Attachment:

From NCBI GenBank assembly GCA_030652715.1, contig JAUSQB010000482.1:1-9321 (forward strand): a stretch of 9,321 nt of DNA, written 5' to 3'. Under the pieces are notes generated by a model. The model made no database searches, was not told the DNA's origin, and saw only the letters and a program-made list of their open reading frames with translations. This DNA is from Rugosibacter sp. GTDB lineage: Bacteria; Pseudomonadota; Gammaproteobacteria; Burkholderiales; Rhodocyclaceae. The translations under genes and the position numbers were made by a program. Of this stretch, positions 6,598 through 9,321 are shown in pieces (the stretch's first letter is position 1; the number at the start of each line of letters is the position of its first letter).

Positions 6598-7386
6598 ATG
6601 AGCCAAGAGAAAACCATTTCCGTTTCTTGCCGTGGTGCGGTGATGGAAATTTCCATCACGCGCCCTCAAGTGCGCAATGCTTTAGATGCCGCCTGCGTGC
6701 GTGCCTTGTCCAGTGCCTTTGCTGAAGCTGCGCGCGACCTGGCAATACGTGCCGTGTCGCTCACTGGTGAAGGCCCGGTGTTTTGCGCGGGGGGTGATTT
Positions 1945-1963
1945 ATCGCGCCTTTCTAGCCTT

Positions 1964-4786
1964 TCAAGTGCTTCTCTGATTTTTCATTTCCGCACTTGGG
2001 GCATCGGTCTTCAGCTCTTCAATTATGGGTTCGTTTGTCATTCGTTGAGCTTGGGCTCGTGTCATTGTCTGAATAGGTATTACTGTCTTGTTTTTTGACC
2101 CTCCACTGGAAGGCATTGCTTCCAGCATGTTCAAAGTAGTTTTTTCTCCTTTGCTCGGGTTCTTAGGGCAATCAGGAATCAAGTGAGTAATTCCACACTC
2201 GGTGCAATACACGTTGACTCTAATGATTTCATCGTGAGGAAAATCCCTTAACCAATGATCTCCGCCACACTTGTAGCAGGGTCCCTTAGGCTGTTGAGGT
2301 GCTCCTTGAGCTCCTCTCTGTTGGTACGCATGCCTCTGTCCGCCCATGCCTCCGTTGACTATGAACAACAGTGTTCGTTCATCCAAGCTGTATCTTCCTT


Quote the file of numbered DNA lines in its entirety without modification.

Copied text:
From NCBI GenBank assembly GCA_030652715.1, contig JAUSQB010000482.1:1-9321 (forward strand): a stretch of 9,321 nt of DNA, written 5' to 3'. Under the pieces are notes generated by a model. The model made no database searches, was not told the DNA's origin, and saw only the letters and a program-made list of their open reading frames with translations. This DNA is from Rugosibacter sp. GTDB lineage: Bacteria; Pseudomonadota; Gammaproteobacteria; Burkholderiales; Rhodocyclaceae. The translations under genes and the position numbers were made by a program. Of this stretch, positions 6,598 through 9,321 are shown in pieces (the stretch's first letter is position 1; the number at the start of each line of letters is the position of its first letter).

Positions 6598-7386
6598 ATG
6601 AGCCAAGAGAAAACCATTTCCGTTTCTTGCCGTGGTGCGGTGATGGAAATTTCCATCACGCGCCCTCAAGTGCGCAATGCTTTAGATGCCGCCTGCGTGC
6701 GTGCCTTGTCCAGTGCCTTTGCTGAAGCTGCGCGCGACCTGGCAATACGTGCCGTGTCGCTCACTGGTGAAGGCCCGGTGTTTTGCGCGGGGGGTGATTT
Positions 1945-1963
1945 ATCGCGCCTTTCTAGCCTT

Positions 1964-4786
1964 TCAAGTGCTTCTCTGATTTTTCATTTCCGCACTTGGG
2001 GCATCGGTCTTCAGCTCTTCAATTATGGGTTCGTTTGTCATTCGTTGAGCTTGGGCTCGTGTCATTGTCTGAATAGGTATTACTGTCTTGTTTTTTGACC
2101 CTCCACTGGAAGGCATTGCTTCCAGCATGTTCAAAGTAGTTTTTTCTCCTTTGCTCGGGTTCTTAGGGCAATCAGGAATCAAGTGAGTAATTCCACACTC
2201 GGTGCAATACACGTTGACTCTAATGATTTCATCGTGAGGAAAATCCCTTAACCAATGATCTCCGCCACACTTGTAGCAGGGTCCCTTAGGCTGTTGAGGT
2301 GCTCCTTGAGCTCCTCTCTGTTGGTACGCATGCCTCTGTCCGCCCATGCCTCCGTTGACTATGAACAACAGTGTTCGTTCATCCAAGCTGTATCTTCCTT